Newspaper headlines: 'The King's vigil' and 'PM under pressure' – BBC

By BBC News

Almost all of the front pages feature pictures of King Charles and his three siblings, standing on each side of their mother's coffin, in St Giles' Cathedral in Edinburgh, as members of the public file past.
"The King's Vigil" is the Sun's headline, while the Daily Mail describes it as a "Silent Vigil for a Queen and mother".
The Daily Mirror says it's "a picture of dignity and sorrow". The paper's reporter describes how she queued for 12 hours to file past the coffin, and met a 72-year-old woman who arrived in Edinburgh at midnight and slept on a bench until the queue opened.
According to the Daily Telegraph, mourners in London may have to wait for 30 hours to see the Queen's coffin lying in state, with the queue likely to stretch more than three miles, from Tower Bridge to Westminster.
Writing in the Mail, columnist, Peter Hitchens argues the coffin should travel from Edinburgh to London by the Royal Train instead of being flown. He argues a train journey would give many hundreds of thousands of people an opportunity to line the route to pay their respects.
An article in the Telegraph says a train carriage has been modified to carry the coffin to London, but the plan was abandoned at the last minute. The paper says there were fears that the route would become a magnet for protesters or reckless behaviour, that would be too difficult to police.
The "I" newspaper has been looking at which world leaders will attend the funeral on Monday. Brazil's President, Jair Bolsonaro, and Spain's King Felipe are among the latest to confirm their arrival. President Biden and the head of the European Commission, Ursula von der Leyen, will also attend – but India's Prime Minister, Narendra Modi, and the Chinese leader, Xi Jinping, have yet to say whether they will.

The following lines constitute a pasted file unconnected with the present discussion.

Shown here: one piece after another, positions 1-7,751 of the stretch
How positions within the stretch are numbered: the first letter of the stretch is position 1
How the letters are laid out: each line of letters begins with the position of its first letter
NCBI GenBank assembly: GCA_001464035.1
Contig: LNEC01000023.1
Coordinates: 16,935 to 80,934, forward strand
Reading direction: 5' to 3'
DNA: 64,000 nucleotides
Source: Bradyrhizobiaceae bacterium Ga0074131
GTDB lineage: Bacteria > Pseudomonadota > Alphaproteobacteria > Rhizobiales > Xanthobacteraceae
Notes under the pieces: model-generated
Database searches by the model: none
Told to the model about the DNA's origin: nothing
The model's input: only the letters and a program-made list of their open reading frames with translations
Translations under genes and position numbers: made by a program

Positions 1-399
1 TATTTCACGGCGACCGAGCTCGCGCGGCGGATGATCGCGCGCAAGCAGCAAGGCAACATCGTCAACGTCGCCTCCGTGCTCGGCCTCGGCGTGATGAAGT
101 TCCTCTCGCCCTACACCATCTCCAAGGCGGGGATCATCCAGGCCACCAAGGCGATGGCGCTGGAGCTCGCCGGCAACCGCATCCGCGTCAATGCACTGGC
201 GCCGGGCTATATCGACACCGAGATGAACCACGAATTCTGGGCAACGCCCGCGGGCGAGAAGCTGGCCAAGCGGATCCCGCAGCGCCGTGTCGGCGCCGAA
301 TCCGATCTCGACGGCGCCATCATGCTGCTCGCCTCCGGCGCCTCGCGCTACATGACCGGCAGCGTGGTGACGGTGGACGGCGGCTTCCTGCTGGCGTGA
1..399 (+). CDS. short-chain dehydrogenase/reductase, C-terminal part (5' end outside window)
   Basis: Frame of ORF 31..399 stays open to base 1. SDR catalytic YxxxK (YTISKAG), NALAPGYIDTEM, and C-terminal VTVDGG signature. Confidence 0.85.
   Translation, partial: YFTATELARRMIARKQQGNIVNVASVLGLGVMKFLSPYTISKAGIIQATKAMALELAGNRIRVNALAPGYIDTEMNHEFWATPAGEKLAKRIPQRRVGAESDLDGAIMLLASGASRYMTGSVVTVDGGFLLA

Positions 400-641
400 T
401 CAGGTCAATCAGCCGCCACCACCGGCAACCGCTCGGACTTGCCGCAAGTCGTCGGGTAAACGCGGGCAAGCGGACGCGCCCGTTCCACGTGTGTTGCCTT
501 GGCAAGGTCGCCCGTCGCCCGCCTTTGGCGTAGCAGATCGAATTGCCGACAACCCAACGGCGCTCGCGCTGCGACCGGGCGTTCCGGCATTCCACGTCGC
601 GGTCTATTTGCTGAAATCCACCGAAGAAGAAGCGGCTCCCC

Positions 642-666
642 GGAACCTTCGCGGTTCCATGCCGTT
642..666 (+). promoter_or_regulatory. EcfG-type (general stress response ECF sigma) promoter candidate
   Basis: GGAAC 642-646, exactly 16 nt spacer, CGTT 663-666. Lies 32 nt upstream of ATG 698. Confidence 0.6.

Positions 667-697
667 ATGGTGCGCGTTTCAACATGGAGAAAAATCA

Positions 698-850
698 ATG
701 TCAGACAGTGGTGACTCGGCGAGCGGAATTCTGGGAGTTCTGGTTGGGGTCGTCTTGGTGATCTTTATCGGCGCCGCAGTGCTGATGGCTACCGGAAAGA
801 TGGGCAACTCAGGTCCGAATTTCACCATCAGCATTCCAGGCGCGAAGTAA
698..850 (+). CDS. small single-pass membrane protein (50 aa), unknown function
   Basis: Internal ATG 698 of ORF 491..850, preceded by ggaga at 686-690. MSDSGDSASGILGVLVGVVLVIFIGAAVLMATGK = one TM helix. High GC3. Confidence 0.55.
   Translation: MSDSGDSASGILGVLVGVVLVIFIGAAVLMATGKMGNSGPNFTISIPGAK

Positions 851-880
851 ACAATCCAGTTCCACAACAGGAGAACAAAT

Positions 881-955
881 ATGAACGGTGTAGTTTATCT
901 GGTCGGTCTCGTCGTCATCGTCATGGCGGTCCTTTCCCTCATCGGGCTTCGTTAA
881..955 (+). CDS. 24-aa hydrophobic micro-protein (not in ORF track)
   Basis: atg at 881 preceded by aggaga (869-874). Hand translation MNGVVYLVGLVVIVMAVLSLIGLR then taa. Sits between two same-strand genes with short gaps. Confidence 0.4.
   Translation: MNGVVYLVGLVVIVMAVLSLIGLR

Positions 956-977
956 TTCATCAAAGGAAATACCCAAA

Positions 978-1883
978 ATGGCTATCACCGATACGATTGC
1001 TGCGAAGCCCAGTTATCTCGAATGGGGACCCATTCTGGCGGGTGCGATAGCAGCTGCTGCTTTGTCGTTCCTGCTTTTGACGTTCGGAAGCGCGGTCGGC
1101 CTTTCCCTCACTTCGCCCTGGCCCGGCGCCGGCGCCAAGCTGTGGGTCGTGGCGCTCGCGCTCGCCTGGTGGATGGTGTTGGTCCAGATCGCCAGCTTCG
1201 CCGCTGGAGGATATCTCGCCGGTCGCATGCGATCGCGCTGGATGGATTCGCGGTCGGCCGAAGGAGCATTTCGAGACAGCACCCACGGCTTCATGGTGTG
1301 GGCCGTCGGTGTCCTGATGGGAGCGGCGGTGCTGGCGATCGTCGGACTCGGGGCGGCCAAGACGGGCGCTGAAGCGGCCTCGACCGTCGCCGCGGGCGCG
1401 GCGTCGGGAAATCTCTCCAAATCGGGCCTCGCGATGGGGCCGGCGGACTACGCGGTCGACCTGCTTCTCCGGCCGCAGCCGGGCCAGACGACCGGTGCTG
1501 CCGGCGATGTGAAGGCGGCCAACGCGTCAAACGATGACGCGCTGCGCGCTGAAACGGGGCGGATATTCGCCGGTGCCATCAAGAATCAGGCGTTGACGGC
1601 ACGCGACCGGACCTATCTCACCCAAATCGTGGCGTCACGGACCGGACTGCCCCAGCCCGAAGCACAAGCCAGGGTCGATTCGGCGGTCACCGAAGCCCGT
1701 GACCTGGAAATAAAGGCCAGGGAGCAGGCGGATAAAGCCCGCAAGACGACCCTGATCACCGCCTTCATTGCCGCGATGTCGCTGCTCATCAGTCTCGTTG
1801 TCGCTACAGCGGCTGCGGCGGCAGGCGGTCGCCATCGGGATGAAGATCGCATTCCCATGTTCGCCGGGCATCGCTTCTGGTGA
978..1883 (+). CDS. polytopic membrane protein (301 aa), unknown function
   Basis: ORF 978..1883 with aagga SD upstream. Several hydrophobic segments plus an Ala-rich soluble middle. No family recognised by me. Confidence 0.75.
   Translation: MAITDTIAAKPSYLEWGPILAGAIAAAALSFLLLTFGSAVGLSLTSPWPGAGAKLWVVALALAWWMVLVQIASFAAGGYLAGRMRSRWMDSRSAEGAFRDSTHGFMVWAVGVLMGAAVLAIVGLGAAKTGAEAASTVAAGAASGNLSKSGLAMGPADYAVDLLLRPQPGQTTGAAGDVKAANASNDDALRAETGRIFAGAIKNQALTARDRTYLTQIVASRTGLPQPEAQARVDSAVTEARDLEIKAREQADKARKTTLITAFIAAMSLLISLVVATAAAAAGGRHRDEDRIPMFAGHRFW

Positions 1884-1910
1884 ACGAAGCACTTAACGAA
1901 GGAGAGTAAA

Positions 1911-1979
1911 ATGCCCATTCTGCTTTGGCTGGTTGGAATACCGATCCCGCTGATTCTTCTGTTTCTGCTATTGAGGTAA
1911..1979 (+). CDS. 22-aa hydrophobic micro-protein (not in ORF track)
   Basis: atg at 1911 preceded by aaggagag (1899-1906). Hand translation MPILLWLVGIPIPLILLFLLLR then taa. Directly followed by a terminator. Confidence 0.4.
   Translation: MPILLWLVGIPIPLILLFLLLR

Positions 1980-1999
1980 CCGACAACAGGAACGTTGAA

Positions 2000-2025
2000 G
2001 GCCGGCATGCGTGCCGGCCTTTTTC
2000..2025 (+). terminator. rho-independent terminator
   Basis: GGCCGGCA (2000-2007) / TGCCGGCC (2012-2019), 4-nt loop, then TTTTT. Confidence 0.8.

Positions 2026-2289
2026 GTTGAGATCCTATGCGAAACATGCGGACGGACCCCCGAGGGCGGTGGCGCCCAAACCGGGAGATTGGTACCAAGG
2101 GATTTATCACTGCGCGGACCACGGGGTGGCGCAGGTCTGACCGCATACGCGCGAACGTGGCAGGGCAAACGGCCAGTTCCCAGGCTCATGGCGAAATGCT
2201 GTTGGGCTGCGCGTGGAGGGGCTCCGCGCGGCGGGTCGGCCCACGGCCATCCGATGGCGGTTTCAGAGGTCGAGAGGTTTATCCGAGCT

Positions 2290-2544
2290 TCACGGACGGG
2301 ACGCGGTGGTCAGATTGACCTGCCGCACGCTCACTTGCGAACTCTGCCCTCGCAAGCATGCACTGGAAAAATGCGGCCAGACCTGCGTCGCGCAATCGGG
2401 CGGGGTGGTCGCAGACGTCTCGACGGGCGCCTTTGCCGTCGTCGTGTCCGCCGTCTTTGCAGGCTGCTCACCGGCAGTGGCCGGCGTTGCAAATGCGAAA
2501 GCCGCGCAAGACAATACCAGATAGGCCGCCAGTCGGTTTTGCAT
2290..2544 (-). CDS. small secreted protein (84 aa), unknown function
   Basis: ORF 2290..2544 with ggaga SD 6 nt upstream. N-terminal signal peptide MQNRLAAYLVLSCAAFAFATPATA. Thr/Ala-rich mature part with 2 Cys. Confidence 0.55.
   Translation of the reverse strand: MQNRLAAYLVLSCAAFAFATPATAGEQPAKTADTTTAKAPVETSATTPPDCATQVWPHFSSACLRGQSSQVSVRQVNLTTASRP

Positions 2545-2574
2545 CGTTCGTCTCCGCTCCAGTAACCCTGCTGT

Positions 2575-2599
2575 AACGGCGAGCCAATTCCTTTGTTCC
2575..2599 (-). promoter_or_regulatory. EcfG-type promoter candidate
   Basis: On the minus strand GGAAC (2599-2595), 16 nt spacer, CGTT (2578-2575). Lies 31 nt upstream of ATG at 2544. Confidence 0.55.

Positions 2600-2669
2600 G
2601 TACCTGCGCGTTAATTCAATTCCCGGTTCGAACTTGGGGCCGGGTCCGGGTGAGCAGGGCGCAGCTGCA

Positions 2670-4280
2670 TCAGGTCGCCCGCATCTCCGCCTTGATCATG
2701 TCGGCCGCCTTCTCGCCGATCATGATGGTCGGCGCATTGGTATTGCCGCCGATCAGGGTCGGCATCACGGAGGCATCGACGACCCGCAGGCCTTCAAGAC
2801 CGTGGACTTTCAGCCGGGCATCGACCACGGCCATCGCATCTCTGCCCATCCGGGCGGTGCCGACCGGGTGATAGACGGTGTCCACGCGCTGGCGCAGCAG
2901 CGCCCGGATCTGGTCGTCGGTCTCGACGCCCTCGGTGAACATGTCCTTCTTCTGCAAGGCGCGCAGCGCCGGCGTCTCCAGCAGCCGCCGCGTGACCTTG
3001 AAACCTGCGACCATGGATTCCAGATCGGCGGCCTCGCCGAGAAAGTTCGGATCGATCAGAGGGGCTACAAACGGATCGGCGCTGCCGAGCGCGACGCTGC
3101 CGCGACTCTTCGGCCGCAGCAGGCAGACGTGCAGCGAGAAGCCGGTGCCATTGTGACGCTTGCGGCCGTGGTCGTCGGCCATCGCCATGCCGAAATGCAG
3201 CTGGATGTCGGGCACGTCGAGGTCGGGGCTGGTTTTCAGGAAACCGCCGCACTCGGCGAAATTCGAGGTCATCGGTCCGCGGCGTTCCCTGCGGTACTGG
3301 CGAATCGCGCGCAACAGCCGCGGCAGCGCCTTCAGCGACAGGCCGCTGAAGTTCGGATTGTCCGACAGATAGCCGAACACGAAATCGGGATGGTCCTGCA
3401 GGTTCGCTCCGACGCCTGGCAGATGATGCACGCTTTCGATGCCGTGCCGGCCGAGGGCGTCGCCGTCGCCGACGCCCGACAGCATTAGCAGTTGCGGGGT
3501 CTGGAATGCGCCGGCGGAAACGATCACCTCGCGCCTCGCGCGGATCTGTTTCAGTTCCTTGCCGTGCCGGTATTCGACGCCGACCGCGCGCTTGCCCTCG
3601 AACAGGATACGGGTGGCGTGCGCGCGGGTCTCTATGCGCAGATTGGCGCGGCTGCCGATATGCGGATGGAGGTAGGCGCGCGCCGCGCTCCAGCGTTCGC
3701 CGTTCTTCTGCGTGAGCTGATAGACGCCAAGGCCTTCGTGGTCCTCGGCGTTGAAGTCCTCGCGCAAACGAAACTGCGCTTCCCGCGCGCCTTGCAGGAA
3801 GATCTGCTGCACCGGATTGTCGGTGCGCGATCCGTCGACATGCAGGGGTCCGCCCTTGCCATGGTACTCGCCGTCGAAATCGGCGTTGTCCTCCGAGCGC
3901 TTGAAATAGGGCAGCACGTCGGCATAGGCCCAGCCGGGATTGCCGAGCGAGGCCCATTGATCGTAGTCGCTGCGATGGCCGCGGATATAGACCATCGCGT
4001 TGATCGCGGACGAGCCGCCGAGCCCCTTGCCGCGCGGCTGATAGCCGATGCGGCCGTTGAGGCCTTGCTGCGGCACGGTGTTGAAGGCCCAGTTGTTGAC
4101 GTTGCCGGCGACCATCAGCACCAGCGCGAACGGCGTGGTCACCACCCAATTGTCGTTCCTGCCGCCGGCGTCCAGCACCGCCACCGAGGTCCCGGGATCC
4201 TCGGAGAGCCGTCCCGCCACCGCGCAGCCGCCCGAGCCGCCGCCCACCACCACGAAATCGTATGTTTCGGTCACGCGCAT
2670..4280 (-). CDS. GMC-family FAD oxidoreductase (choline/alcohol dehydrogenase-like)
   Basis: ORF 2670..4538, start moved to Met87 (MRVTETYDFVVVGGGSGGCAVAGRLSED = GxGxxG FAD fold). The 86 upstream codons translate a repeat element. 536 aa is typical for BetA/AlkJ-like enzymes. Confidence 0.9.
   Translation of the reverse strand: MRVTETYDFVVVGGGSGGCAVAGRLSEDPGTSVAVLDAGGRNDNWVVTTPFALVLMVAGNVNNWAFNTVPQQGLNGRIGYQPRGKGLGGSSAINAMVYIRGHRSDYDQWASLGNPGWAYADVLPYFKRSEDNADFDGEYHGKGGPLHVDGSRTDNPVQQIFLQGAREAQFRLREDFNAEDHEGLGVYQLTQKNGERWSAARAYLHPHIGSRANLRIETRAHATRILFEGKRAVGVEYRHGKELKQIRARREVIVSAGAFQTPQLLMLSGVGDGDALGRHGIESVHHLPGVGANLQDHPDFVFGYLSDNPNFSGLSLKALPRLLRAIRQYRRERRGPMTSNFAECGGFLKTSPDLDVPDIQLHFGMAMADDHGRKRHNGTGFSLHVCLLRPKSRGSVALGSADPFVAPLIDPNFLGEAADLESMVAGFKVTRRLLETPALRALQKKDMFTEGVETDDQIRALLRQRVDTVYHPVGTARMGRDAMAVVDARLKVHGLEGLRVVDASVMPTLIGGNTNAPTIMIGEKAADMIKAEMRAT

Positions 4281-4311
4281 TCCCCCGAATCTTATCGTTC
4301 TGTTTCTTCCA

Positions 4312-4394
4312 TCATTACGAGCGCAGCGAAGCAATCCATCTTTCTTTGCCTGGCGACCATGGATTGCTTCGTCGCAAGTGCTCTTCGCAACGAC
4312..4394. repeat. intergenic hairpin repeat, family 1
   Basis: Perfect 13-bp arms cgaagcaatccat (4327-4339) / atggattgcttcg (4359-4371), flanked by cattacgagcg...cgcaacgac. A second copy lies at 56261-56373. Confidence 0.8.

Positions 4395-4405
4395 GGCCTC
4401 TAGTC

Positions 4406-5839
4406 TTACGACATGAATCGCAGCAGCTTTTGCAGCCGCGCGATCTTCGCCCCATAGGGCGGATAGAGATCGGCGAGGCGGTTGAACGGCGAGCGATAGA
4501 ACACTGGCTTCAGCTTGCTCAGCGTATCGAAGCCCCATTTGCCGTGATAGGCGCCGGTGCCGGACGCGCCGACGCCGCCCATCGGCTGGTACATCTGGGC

The director of the Institute of Commonwealth Studies, Professor Philip Murphy, tells the Times that after Queen Elizabeth's death a number of countries could decide to leave the organisation or replace the British monarch as their head of state. He says this is being fuelled by the Black Lives Matter movement, the Windrush scandal, and the growing momentum behind the move for reparations for slavery and colonialism.
A report in the Mirror says a hundred food and drink brands – such as Heinz ketchup and Twinings Tea – must now stop using the Royal coat of arms and the words "by appointment to Her Majesty the Queen". The paper says the brands have to re-apply to King Charles and prove that his Royal household regularly uses them.
And the Financial Times says the new Chancellor Kwasi Kwarteng has told civil servants at the Treasury that they now need to focus entirely on economic growth – with the aim to boost annual economic growth. The paper says the mood among Treasury staff is grim after Mr Kwarteng sacked Tom Scholar, the popular and highly experienced permanent secretary.
Both the FT and the Guardian say Mr Kwarteng is expected to announce his emergency budget on Thursday or Friday next week.
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